ICPL Labeling Strategies for Proteome Research
Stable isotope labeling in combination with mass spectrometry has emerged as a powerful tool to identify and quantify thousands of proteins within complex protein mixtures. Isotope-coded protein label (ICPL) is capable of high-throughput quantitative proteome profiling on a global scale. Since ICPL is based on stable isotope tagging at the free amino groups of intact proteins, it is applicable to any protein sample, including extracts from tissues or body fluids. After labeling of up to four different proteome states, the samples can be combined and the complexity reduced by any separation method currently employed in protein chemistry. After enzymatic cleavage of the protein fractions the ratios of peptides in the different proteome states can be calculated by simple MS-based mass spectrometric analyses. Only peptides that exhibit regulations in the different proteome states are further investigated for identification by tandem-mass spectrometry. The quantification of multiplexed ICPL experiments is greatly facilitated by the recently published ICPLQuant software, which was especially designed to cover the whole ICPL workflow. The method shows highly accurate and reproducible quantification of proteins, yields high sequence coverage, and is indispensable for the comprehensive detection of posttranslational modifications and protein isoforms.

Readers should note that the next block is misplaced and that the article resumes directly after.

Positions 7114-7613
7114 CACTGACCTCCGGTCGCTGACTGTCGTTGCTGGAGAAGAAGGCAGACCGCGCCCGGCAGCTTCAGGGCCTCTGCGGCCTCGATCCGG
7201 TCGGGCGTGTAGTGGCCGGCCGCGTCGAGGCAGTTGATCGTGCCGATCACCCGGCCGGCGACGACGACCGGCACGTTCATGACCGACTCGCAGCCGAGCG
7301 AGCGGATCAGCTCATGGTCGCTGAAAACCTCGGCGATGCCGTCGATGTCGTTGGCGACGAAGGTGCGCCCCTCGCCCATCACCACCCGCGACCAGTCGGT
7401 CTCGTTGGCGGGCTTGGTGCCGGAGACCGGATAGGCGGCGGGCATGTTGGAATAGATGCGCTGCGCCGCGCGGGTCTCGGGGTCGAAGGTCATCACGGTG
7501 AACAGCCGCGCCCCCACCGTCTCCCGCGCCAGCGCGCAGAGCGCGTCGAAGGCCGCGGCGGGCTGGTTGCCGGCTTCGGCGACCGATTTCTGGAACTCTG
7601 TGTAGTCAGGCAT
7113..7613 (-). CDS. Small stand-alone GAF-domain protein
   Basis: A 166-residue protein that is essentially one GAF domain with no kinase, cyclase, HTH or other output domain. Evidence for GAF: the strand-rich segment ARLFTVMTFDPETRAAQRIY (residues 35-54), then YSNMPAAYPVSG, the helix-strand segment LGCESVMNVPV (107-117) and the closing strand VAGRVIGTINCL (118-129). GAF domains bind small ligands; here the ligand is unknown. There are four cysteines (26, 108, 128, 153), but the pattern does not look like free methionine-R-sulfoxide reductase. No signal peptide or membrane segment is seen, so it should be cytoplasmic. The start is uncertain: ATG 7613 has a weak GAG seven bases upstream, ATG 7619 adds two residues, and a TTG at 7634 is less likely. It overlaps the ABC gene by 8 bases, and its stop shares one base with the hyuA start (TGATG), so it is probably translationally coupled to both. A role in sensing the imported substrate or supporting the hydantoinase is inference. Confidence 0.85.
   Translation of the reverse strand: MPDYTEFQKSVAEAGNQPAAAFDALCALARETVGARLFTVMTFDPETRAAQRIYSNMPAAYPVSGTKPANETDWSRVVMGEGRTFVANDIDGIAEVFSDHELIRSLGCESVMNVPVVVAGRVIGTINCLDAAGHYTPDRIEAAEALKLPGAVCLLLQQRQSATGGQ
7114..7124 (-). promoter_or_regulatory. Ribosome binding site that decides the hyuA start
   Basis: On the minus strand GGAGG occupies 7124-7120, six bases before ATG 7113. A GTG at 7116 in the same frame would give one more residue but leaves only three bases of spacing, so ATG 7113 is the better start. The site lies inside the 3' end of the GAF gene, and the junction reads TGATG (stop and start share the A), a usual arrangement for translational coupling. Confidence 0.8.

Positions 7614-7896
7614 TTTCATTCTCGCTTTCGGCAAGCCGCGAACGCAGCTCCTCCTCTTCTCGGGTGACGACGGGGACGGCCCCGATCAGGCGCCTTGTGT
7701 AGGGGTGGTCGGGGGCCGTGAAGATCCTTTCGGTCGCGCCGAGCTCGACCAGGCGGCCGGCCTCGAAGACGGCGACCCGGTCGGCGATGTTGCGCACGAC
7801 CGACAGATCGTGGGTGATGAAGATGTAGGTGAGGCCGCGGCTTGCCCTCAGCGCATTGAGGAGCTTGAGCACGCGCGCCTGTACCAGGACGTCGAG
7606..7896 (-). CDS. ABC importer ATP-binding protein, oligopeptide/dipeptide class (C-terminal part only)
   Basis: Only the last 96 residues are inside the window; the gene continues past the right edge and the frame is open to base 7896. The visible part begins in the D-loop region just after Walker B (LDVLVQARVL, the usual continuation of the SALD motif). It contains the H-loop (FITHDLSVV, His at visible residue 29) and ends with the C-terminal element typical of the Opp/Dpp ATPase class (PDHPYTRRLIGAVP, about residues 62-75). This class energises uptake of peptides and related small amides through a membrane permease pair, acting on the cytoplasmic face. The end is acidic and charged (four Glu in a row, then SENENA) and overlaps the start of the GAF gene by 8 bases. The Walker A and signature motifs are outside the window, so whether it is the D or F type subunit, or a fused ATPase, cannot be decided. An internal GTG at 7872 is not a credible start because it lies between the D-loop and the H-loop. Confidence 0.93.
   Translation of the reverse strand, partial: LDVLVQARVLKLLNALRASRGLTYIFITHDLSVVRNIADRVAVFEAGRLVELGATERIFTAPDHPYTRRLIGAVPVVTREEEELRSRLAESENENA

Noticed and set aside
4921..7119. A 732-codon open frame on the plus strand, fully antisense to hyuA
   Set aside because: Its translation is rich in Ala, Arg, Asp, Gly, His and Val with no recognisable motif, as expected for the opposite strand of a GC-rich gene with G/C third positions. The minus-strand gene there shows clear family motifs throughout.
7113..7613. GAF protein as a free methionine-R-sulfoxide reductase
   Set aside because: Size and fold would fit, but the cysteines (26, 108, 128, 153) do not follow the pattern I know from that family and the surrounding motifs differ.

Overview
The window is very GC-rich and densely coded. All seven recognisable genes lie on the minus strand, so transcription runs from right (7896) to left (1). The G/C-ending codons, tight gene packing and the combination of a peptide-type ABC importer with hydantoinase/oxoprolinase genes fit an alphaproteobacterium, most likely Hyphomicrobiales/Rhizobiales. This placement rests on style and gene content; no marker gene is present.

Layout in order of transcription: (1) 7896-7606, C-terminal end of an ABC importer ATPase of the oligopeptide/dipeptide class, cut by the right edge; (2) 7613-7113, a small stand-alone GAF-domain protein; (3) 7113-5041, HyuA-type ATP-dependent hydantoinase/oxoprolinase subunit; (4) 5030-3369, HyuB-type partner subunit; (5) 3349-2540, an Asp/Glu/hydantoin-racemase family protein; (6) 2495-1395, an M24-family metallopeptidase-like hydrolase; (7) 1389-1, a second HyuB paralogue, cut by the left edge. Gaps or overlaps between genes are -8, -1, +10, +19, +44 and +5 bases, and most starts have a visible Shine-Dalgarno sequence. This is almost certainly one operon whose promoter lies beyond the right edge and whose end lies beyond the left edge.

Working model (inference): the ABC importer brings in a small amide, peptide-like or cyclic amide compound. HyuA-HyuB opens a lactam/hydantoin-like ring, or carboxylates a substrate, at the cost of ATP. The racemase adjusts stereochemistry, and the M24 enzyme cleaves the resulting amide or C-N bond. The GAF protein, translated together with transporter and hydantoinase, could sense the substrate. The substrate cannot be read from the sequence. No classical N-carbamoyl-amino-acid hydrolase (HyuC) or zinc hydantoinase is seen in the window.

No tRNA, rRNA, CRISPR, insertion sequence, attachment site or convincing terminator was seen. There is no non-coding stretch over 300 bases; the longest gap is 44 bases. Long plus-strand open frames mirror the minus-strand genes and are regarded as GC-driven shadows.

Key wordsICPL isotope-coded protein label ICPLQuant quantitative proteomics post-metabolic labeling
- 1.Ross, P. L., Huang, Y. N., Marchese, J. N., Williamson, B., Parker, K., Hattan, S., Khainovski, N., Pillai, S., Dey, S., Daniels, S., Purkayastha, S., Juhasz, P., Martin, S., Bartlet-Jones, M., He, F., Jacobson, A., and Pappin, D. J. (2004) Multiplexed protein quantitation in Saccharomyces cerevisiae using amine-reactive isobaric tagging reagents. Molecular & Cellular Proteomics 3(12), 1154–1169CrossRefGoogle Scholar
- 2.Kellermann, J. Sample Preparation for Differential Proteome Analysis: Labeling Technologies for Mass Spectrometry. In: Proteomics Sample Preparation. von Hagen, J. (ed.), pp. 105–118 (Wiley-VCH, Weinheim, 2008)Google Scholar